Unlike other vulnerable GOP senators, Burr embraces Trump
SMITHFIELD, N.C. (AP) — Vulnerable Senate Republicans are keeping their distance from Donald Trump. Not North Carolina Sen. Richard Burr.
"There's not a separation between me and Donald Trump," Burr said at a Gaston County GOP event last month. The chairman of the powerful Senate Intelligence Committee is one of Trump's national security advisers.
Campaigning for Democrat Hillary Clinton in Chapel Hill on Tuesday, President Barack Obama slammed Burr for that statement.
"Either he actually means it, in which case he agrees with everything Donald Trump says," Obama said. "Or he doesn't mean it, and he's just saying it to get elected. That's not good either way."
In New Hampshire, Nevada and Pennsylvania, endangered Republicans are refusing to even say if they will vote for Trump. Burr is figuring support for Trump will be key with Republican voters even as demographics have changed.
Some Republicans are worried they will lose control of the Senate, especially with some polls showing Clinton with a slight edge in North Carolina and with Burr and Democratic challenger Deborah Ross in a tight race.
Burr is betting his 2010 strategy will work again this year: stay out of the limelight, limit appearances at public rallies and trash the opponent through attack ads. But his laid-back approach has given national GOP operatives fits for months, with some believing he could have dispatched Ross as a serious candidate months ago. Many rolled their eyes when he said over the summer that he wouldn't become a candidate until the Senate adjourned in October, and were exasperated when he announced it would be his final bid for re-election.
Some of his recent remarks at private GOP gatherings have nonetheless raised his profile. Burr has vowed to continue blocking any appointment Clinton might make to replace Antonin Scalia, who died in February, on the U.S. Supreme Court. In one case, he jabbed at Clinton for her support of gun control measures, referring to her likeness on the cover of a gun magazine.
"It's got a picture of Hillary Clinton on the front of it. I was a little bit shocked that it didn't have a bull's-eye on it," Burr said in a recording published Monday by CNN. He apologized and drew criticism from Ross and gun control groups.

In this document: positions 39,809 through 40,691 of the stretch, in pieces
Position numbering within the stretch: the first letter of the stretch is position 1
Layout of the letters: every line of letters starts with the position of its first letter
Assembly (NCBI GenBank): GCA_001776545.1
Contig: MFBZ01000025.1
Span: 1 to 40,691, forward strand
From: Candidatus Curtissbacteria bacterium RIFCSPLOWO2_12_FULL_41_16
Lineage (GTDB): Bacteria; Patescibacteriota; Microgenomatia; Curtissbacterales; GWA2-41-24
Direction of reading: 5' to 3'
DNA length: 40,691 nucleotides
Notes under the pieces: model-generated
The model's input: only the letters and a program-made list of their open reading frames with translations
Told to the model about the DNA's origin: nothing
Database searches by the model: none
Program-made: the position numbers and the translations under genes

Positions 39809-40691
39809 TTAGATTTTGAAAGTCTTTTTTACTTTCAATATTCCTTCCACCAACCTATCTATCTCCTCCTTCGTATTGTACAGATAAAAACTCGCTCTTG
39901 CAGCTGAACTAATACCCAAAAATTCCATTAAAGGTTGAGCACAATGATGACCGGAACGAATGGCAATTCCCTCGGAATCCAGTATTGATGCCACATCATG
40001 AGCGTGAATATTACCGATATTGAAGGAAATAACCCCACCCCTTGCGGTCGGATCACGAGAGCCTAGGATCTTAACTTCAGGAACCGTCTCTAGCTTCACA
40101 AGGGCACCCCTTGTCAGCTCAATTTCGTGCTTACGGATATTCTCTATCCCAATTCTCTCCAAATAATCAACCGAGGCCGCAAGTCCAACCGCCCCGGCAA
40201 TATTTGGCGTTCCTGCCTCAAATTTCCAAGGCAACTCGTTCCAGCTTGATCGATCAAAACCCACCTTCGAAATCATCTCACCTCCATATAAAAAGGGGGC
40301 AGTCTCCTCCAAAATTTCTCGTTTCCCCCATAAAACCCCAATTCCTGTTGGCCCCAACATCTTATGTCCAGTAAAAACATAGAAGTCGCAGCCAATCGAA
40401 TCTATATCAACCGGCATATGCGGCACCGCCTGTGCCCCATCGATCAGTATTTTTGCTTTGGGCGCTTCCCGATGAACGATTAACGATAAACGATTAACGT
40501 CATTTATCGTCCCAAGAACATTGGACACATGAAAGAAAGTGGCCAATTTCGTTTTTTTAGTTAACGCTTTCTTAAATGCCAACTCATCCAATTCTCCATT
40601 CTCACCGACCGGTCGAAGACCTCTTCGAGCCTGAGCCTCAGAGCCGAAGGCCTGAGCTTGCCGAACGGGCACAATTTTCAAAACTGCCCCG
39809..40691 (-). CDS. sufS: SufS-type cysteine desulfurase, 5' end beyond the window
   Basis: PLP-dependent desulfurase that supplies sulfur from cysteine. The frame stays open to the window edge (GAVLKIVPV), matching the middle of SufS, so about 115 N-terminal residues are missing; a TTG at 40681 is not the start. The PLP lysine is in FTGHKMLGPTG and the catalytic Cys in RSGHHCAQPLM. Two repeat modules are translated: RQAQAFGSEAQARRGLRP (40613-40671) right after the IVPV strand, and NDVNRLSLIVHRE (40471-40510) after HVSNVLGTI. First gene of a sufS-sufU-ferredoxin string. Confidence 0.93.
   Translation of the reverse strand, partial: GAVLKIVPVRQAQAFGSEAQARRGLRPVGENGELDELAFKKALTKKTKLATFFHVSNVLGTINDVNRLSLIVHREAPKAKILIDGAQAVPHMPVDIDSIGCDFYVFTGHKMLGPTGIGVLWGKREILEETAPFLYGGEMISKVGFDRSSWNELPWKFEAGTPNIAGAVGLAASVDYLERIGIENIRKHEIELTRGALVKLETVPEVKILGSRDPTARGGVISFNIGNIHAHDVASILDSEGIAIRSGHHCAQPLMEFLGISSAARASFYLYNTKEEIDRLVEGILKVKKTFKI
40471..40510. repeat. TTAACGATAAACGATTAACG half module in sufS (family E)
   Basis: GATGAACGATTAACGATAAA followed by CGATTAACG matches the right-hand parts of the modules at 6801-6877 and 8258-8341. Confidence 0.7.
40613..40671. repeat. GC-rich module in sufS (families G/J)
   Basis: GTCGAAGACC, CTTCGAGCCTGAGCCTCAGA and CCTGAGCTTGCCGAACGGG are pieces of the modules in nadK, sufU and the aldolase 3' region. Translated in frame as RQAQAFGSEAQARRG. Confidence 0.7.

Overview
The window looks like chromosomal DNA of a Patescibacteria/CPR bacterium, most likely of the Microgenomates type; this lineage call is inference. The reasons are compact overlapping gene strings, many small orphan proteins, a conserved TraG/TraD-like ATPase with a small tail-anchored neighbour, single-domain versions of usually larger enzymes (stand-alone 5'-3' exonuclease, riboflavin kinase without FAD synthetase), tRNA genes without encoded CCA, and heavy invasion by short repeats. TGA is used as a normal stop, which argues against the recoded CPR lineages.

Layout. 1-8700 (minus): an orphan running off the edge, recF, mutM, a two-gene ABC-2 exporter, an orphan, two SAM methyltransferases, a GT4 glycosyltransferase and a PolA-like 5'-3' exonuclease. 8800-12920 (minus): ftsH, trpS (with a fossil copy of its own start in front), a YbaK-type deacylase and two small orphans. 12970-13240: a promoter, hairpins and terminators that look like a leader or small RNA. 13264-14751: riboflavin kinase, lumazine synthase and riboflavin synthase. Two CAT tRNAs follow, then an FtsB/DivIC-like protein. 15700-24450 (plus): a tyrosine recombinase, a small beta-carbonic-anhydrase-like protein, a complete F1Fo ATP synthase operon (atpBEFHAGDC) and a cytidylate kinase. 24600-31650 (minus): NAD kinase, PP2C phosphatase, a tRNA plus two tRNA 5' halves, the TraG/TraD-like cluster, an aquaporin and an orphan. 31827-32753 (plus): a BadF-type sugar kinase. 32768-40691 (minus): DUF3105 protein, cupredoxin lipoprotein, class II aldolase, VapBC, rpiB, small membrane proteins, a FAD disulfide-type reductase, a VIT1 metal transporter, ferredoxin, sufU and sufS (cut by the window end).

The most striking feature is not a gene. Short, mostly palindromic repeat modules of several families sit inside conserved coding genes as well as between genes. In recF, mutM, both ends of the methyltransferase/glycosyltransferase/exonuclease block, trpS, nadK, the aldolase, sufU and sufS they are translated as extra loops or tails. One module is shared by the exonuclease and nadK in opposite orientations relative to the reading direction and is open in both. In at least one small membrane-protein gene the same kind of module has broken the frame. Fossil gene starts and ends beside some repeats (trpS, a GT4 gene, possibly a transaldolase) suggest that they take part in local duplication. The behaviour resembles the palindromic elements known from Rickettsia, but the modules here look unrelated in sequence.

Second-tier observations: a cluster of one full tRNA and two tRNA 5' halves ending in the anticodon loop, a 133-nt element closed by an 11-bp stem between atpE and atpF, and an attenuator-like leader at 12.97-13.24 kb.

Burr also faces other headwinds.
Much of the growth in the state's voting-age population in the last six years has been with younger and more urban residents who tend to vote Democratic. Voters who oppose Trump also tend to express anger about the hard-right policy adopted by state GOP leaders, particularly a law signed by Gov. Pat McCrory that limits protections for lesbian, gay, bisexual and transgender people.
The GOP's Senate Leadership Fund, a super political action committee allied with Senate Majority Leader Mitch McConnell of Kentucky, says it's pouring nearly $13 million into TV, cable and radio ads to tarnish Ross. The attacks include Ross' positions as head of the state American Civil Liberties Union in the 1990s, when she expressed opposition to a sex offender registry bill and supported a U.S. Supreme Court ruling that deemed flag burning free expression under the Constitution.
Despite all the outside money and his own TV attack ads, Burr prefers to campaign privately at small events, sometimes with his wife.
"Brooke and I have been on the road for 10 days. My staff doesn't even know where we go. And that's the way I'd like to keep it," he told about 2,000 people at an annual conservative rally inside a tobacco warehouse last Friday. The stage featured campaign signs for the GOP presidential ticket and McCrory, but not Burr's.
Reporters also are rarely invited to cover his remarks or contacts with voters. A campaign spokesman said in an email that one of the state's largest papers, The News & Observer of Raleigh, was banned from receiving notice in response to articles to which the Burr campaign objected.
Burr said in the recording released this week after his private GOP gathering Saturday that he customarily refuses interview requests. "It gives them an opportunity to spin something good about her and say something bad about me," Burr said, referring to Ross.
Ross is attempting to tap into voter frustration with Washington gridlock. During a rally last week with Massachusetts Sen. Elizabeth Warren, Ross said "Richard Burr is part of the problem."
Ross also has criticized several of his policy positions: his opposition to a higher federal minimum wage; a proposal to introduce private insurance elements to Medicare; and support for an overturned North Carolina law that required a photo ID for in-person voting while also reducing early voting days.
"My opponent Richard Burr, he calls me a radical. But you know, I don't know what's so radical about making sure everybody has the right to vote," Ross said.
Gordon Tillmore, an unaffiliated voter who said he voted for Ross, said the attack on Burr's long congressional career was persuasive.
"I don't think he's being a public servant. I think he's doing it for himself," Tillmore said after leaving a downtown Raleigh early voting site last week.
But Burr is doing well with independent voters, according to a Quinnipiac University Poll released Friday. His campaign brought home Tonnie Lawrence, an unaffiliated voter who leans Republican and agrees with the party's traditional tenets of limited government.
Burr got her vote because "he is out there to try to keep taxes low," Lawrence said.